January 22, 2018
February 6, 2018
Compiled by Nancy Brannon, with information from Sally J. Baker
It was time to pack your swim gear to soak in some sun and science, as veterinarians headed to the American Association of Equine Practitioners (AAEP) 62nd Annual Convention at the Orange County Convention Center in Orlando, Florida, December 3-7, 2016. Convention attendance comprised 5,471 veterinary professionals, students, guests, and exhibitors from across the United States, Canada and 46 other countries. Members gathered to dispense essential knowledge, emerging diagnostics, and newest treatments across the medical spectrum to help practitioners provide optimal care to their equine patients.
The meeting offered more than 130 hours of continuing education in core areas of equine medicine, including imaging, infectious disease management, internal medicine, lameness, and reproduction. In addition, renowned airway surgeon Norm Ducharme, DVM, MSc, DACVS, presented the prestigious Frank J. Milne State-of-the-Art Lecture, while acclaimed ethics speaker Chuck Gallagher delivered the keynote presentation.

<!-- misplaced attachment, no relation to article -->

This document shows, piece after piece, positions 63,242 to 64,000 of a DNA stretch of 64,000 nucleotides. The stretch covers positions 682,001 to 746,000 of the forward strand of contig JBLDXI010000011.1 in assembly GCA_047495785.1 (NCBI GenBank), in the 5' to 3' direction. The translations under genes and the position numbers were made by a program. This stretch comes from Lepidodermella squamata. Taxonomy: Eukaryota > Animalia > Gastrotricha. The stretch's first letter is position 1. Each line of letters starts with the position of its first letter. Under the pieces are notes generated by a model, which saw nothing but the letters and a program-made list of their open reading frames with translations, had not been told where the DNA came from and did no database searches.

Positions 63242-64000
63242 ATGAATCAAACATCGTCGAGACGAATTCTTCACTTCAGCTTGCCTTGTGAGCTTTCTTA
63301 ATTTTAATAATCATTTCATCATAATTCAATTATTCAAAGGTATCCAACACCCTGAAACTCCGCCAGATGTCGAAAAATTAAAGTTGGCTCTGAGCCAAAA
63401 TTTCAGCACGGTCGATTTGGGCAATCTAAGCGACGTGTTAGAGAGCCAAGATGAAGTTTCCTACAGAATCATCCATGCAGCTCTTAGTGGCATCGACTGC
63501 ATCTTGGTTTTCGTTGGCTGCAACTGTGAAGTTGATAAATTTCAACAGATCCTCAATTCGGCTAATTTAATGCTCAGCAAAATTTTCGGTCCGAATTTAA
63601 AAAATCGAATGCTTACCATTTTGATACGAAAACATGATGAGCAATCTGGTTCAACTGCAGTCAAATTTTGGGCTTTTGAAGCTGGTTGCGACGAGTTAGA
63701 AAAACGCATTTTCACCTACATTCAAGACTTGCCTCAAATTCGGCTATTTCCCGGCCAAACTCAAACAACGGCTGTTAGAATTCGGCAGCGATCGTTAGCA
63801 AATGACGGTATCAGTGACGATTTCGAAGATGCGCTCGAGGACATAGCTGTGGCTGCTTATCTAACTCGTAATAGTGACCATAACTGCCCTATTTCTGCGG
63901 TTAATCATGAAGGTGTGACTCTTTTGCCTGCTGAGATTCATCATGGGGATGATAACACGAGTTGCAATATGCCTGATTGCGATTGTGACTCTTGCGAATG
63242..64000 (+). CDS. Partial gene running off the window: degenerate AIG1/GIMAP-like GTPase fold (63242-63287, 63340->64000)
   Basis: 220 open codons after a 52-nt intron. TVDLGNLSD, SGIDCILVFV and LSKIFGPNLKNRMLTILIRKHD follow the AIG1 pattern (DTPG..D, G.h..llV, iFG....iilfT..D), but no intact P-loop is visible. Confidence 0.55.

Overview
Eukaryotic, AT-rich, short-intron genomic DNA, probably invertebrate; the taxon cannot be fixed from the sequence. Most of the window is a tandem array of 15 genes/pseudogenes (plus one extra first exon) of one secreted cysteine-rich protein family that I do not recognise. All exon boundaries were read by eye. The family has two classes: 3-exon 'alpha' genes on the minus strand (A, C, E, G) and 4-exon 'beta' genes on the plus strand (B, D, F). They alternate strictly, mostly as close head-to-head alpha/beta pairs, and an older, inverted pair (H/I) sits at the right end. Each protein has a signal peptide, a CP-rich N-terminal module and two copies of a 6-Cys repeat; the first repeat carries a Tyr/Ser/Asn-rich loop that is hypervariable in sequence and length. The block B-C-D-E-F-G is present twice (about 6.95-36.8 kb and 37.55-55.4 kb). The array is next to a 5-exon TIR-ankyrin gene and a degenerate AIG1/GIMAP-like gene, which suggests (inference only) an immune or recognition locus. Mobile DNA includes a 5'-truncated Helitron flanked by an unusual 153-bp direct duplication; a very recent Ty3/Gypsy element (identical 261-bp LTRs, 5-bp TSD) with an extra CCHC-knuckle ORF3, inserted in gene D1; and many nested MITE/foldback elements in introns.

The Educational Program was a major component of the convention, with informational sessions on diagnostics, management, and treatment of horse health issues. There were also sessions on the Business of Veterinary Practice; “how-to” sessions following step-by-step procedures deployed by colleagues; in-depth topics and table topics allowing informal facilitated discussions. View the full Educational Program Schedule here: http://www.aaep.org/info/2016-program
The convention also offered a variety of social and networking opportunities at which practitioners and students could expand their professional footprint. Plus, there was a trade show featuring 347 exhibiting companies showcasing the newest products and services for equine practice.
Sunday’s Opening Session Keynote address by Chuck Gallagher was “Every Choice Has a Consequence: Ethics, Integrity, and the Power of Choices in Life and Business.” He emphasized that each choice we make and each step we take provides the foundation for our future. Wherever you are right now—regardless of the circumstances—your choices define who you are and the outcomes you will live.”
Sunday’s afternoon sessions covered Emergency and Critical Care Procedures, The Changing Face of Equine Dental Care, and Career Transitions: Setting Yourself Up for Success.